The ACC is probably fine-tuned for long highway trips so it really needs a "city mode" or some fine tuning for stop-and-go traffic to be worth the cost alone for most folks. When the car in front of me drives poorly with quick braking and little anticipation, the ACC does the same.
I try my best to smooth the braking and lessen the acceleration lag by continually adjusting the speed and following distance on the ACC controls which shows it really needs some fine tuning. Though, note that I'm basically accelerating and braking around town using ACC instead of my feet, except for that initial acceleration after a 3+ second stop and when I come to a stop sign or red light with no car in front of me.
I don't plan on using the ACC when I have passengers because it's a bit jerky. I also won't use it when I'm in a hurry because it reacts slower than I would in accelerating and braking. If you want the ACC to work well when driving around the city, maybe wait a few years because I feel like a beta tester discovering all it's flaws. But I can't wait to give feedback to Volvo and maybe get a software update one day.
IMHO, if the ACC can work up to 125 mph, then City Safety should work at these speeds as well to detect and avoid obstacles as much as possible. I think Volvo is just being slow and cautious with the roll-out (and usefulness) of these features.
Mar 15, 2011 (7:05 pm)
Anyone else using adaptive cruise control?
A reporter is interested in speaking with anyone who is willing to share their recent (last 6-9 months) experience with ANY of the following systems: adaptive cruise control, collision warning/crash avoidance, blind-spot warning, pedestrian detection, self-parking, Ford MyKey or MyTouch, Ford Sync's cloud-based voice-activated features (directions, weather, sports, stock quotes, movies, restaurant/hotel info, etc), in-car on-demand ipod downloads.
If you are interested in commenting on your experience, please reply to predmunds.com no later than 5pm EST on March 16, 2011 and include your name, state of residence, the model year of your vehicle and your phone number.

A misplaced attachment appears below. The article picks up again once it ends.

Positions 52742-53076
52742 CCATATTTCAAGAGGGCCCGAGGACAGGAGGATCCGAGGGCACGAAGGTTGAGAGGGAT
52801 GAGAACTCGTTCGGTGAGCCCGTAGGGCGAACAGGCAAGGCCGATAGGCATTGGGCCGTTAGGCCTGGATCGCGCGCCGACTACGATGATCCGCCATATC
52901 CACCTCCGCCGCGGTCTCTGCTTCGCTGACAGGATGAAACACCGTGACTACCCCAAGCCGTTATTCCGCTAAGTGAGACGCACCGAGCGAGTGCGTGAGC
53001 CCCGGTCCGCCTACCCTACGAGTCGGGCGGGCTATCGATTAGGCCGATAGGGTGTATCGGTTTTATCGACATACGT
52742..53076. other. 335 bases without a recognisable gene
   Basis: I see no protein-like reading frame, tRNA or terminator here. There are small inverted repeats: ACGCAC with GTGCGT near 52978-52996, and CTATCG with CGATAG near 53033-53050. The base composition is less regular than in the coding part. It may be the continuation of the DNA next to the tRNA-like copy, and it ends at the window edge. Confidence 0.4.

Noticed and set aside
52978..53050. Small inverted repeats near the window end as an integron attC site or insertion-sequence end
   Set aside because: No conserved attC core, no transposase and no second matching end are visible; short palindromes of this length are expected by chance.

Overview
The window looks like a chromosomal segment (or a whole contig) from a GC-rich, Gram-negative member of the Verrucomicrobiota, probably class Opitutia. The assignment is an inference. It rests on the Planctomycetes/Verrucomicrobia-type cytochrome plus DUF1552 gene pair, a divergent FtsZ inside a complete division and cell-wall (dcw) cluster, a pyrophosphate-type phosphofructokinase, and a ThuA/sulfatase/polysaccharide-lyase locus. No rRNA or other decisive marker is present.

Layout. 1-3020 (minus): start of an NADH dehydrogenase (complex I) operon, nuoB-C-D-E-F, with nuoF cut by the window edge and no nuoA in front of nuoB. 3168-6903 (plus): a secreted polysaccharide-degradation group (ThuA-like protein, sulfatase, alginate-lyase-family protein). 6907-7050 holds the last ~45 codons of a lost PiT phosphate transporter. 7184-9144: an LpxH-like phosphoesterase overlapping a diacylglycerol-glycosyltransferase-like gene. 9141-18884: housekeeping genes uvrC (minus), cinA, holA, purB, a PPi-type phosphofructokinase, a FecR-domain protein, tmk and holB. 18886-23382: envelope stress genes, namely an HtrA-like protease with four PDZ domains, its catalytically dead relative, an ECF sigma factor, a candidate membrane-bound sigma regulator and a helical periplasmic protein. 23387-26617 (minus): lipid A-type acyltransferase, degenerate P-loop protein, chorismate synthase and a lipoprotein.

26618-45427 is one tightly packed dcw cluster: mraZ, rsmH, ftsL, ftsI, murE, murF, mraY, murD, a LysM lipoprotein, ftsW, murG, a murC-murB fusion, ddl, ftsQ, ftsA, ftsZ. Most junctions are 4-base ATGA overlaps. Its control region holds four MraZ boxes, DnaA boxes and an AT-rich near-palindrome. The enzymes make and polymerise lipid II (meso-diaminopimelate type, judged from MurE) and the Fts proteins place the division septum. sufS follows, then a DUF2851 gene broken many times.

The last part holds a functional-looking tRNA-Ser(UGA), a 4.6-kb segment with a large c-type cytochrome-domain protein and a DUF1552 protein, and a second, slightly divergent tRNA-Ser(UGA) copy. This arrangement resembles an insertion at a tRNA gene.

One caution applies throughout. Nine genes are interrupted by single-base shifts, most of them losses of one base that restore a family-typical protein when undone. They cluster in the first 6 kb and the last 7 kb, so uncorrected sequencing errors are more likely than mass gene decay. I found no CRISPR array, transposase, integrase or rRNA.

#5 of 10 adaptive cruise control on city streets
Mar 15, 2011 (10:56 pm)
I just uploaded a YouTube vid that shows how the ACC performs off the highway.
The ACC needs tweaking for city traffic. It should have smoother acceleration and braking for prolonged low-speed, stop-and-go traffic.
#6 of 10 Re: adaptive cruise control on city streets [juxta]
by Stever@Edmunds HOST
Mar 16, 2011 (6:08 am)
Interesting. I think most owner manuals recommend that you not use regular cruise control in traffic.
Ford says that their adaptive cruise control is effective in normal commuting down to ~20 mph. Looked like you were below that speed at times.
Kind of spooky seeing you drive in traffic with both feet flat on the floor.
#7 of 10 Re: adaptive cruise control on city streets [steve_]
Mar 16, 2011 (10:59 am)
"Do not use Adaptive Cruise Control in demanding driving conditions such as city driving or other heavy traffic situations..." They have a ton of disclaimers on every page of the ACC section of the manual.
In the vid I only moved my foot away from the brake for a few moments for emphasis. I always keep my foot just above the brakes in case something goes awry. I don't trust the car at all.
Volvo has a goal to make "completely safe" cars by 2020. I guess that means a car that drives itself so I'm helping them get there as a beta-tester, I suppose. I have no desire to be a crash dummy though, especially with a two-week old car, so I'm just testing these safety systems occasionally to see their limits.
One benefit I've discovered already is that ACC removes some of the emotion from driving. With my foot not on the gas and brake, I don't feel as controlling and judgmental of the cars around me. I don't care if someone is a slow poke, or if someone cuts in front of me, because I'm not "driving". I feel as though I'm just along for the ride.
#8 of 10 gas, regular or premium? performance and mileage
Mar 16, 2011 (11:23 am)
I just finished the first tank of gas (the tank was full when I picked up the car from dealer and I assumed it was regular) and the mileage is 324 miles ( can't see the gas indicator bar at all, although I really want to keep driving for another 10 extra miles but I did not want to take the chance) It was 30% city and 70% freeway driving.
I filled up the tank with premium ($4.20/gallon in California, 16.87 gallons then the pump stopped) and want to see any mileage difference this time. Does this mean there is still 1.63 gallons of gas left in the tank before I refueled? Is it really necessary to use premium for this car in term of performance and mileage? I had a Lexus and I did not see any difference at all.
#9 of 10 Re: gas, regular or premium? performance and mileage [sjsm]
Mar 17, 2011 (9:59 am)
I've seen very little if any change in MPG when using either regular or premium on our XC60
#10 of 10 Re: gas, regular or premium? performance and mileage [mikey38]
Apr 07, 2011 (9:11 pm)
Thanks for your reply. ( I just read your post.)